AI technology is slowly climbing up the ladder of “hyperrealism.” Recent study findings showed that AI could generate images that appear more realistic to people than the actual images of real-life people.
AI Generate Better Faces of White People
In the study, the participants (all of whom were white) were asked to differentiate between 100 images of real and AI-generated faces. Some of the participants perceived AI images as more “real” than the real ones.
“We were so surprised to find that some AI faces were perceived as hyperreal that our next step was to attempt to replicate our finding from reanalyzing Nightingale & Farid’s data in a new sample of participants,” said Amy Dawel, a clinical psychologist and lecturer at the Australian National University, behind the study.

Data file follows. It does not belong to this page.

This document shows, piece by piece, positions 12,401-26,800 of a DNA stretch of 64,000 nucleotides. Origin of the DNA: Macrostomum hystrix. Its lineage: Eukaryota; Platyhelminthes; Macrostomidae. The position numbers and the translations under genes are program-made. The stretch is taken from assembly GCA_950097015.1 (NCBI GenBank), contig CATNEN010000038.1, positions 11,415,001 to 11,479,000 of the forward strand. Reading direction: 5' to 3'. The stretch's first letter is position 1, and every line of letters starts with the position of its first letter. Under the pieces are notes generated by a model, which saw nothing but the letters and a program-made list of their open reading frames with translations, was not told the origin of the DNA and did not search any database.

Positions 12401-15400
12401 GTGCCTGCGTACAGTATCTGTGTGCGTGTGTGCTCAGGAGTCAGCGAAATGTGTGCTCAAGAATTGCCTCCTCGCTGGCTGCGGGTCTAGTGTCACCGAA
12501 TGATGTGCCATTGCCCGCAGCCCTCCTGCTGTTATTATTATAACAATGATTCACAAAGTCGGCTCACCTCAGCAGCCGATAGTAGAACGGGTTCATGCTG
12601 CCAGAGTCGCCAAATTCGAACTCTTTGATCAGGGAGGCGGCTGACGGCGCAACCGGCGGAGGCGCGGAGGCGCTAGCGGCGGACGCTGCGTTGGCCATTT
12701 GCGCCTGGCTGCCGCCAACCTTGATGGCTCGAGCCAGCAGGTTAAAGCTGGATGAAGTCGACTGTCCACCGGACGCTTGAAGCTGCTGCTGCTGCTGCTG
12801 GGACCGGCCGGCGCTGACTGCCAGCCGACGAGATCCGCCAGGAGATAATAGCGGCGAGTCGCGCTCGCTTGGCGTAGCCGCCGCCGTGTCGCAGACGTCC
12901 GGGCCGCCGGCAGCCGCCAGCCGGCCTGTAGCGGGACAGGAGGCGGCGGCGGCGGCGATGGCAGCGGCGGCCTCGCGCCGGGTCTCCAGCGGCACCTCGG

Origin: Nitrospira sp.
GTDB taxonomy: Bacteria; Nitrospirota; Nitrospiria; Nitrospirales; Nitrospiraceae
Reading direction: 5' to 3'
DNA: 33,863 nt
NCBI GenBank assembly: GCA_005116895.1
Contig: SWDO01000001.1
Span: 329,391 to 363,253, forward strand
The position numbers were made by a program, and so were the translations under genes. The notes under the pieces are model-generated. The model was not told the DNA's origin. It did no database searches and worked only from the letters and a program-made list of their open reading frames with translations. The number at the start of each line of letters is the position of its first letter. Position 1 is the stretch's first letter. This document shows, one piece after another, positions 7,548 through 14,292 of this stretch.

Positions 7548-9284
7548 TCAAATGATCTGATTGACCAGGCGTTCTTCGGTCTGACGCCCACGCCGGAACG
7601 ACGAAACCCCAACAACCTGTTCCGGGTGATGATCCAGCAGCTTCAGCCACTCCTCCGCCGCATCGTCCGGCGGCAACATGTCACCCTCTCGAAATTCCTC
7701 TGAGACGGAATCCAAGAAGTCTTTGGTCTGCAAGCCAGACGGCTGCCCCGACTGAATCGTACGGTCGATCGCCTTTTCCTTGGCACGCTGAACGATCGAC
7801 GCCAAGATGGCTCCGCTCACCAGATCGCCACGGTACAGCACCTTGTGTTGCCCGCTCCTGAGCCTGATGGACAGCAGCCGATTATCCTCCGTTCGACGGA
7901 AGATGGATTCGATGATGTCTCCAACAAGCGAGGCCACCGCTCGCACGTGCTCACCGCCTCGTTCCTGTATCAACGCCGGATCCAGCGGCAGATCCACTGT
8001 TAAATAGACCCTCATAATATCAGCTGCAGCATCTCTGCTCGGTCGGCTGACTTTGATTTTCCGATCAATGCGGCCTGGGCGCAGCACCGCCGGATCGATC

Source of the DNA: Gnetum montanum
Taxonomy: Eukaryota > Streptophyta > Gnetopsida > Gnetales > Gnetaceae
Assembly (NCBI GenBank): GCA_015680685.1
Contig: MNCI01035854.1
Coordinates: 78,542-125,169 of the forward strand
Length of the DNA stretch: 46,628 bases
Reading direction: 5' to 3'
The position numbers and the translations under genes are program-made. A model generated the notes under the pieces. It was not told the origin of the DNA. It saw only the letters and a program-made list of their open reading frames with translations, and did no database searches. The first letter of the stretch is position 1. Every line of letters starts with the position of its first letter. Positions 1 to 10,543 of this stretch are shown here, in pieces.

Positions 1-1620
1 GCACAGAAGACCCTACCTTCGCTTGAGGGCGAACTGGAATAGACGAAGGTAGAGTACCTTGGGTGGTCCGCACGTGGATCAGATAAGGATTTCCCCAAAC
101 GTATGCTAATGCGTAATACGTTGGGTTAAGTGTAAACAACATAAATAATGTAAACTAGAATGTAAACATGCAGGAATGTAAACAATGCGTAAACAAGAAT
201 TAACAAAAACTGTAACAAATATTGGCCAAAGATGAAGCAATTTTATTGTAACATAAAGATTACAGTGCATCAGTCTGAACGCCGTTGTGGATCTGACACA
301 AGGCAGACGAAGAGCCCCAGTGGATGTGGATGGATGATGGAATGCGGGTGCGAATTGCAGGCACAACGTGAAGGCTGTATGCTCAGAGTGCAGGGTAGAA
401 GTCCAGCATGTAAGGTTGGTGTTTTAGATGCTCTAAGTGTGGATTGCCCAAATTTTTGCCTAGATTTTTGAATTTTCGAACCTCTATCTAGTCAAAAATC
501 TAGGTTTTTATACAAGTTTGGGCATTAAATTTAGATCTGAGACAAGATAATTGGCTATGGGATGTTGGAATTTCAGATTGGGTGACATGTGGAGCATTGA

The study shed light on some disturbing sides to the hyperrealism of AI – racial bias.
Is AI Unconsciously Racial Biased?
AI succeeded more in generating realistic faces of white people than people of colour, which, according to Dawel, stems from the lack of diverse training data and algorithms – i.e., the algorithms were disproportionately trained on the faces of white people, making them unconsciously biased towards white features.
Dawel fears this could further exacerbate social problems. If AI consistently portrays people of colour as falling into the uncanny valley, it could perpetuate negative stereotypes and reinforce existing biases about their appearance and authenticity.
Another pressing concern from the study is the possible rise in deepfakes. Seeing how many people confidently picked AI images as “real,” Dawel fears that many could be deceived with fake images if they fall into the wrong hands.
“Much of the new AI is not transparent like this, though, and the investment in [the] AI industry is enormous while the funding for science to monitor it is minuscule, hard to get, and slow,” Dawel said.